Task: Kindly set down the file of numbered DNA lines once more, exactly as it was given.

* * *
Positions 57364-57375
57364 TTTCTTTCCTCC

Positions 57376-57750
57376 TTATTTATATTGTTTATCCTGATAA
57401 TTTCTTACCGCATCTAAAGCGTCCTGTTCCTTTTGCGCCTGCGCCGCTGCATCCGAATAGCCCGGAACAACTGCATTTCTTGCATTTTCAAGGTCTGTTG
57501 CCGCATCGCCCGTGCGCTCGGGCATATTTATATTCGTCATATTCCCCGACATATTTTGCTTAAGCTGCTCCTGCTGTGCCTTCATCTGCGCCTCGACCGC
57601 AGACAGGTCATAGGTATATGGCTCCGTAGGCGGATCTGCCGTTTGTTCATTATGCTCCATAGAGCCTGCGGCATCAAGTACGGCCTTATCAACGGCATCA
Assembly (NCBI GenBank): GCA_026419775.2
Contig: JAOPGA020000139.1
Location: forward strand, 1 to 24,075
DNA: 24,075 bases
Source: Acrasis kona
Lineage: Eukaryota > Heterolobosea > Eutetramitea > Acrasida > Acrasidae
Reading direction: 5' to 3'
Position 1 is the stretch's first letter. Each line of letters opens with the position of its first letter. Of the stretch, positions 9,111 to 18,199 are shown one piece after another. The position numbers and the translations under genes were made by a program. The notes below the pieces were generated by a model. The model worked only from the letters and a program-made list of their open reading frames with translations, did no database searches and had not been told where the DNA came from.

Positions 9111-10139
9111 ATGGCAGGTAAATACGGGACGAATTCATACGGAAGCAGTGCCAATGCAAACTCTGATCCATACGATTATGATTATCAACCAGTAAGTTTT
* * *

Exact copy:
Positions 57364-57375
57364 TTTCTTTCCTCC

Positions 57376-57750
57376 TTATTTATATTGTTTATCCTGATAA
57401 TTTCTTACCGCATCTAAAGCGTCCTGTTCCTTTTGCGCCTGCGCCGCTGCATCCGAATAGCCCGGAACAACTGCATTTCTTGCATTTTCAAGGTCTGTTG
57501 CCGCATCGCCCGTGCGCTCGGGCATATTTATATTCGTCATATTCCCCGACATATTTTGCTTAAGCTGCTCCTGCTGTGCCTTCATCTGCGCCTCGACCGC
57601 AGACAGGTCATAGGTATATGGCTCCGTAGGCGGATCTGCCGTTTGTTCATTATGCTCCATAGAGCCTGCGGCATCAAGTACGGCCTTATCAACGGCATCA
Assembly (NCBI GenBank): GCA_026419775.2
Contig: JAOPGA020000139.1
Location: forward strand, 1 to 24,075
DNA: 24,075 bases
Source: Acrasis kona
Lineage: Eukaryota > Heterolobosea > Eutetramitea > Acrasida > Acrasidae
Reading direction: 5' to 3'
Position 1 is the stretch's first letter. Each line of letters opens with the position of its first letter. Of the stretch, positions 9,111 to 18,199 are shown one piece after another. The position numbers and the translations under genes were made by a program. The notes below the pieces were generated by a model. The model worked only from the letters and a program-made list of their open reading frames with translations, did no database searches and had not been told where the DNA came from.

Positions 9111-10139
9111 ATGGCAGGTAAATACGGGACGAATTCATACGGAAGCAGTGCCAATGCAAACTCTGATCCATACGATTATGATTATCAACCAGTAAGTTTT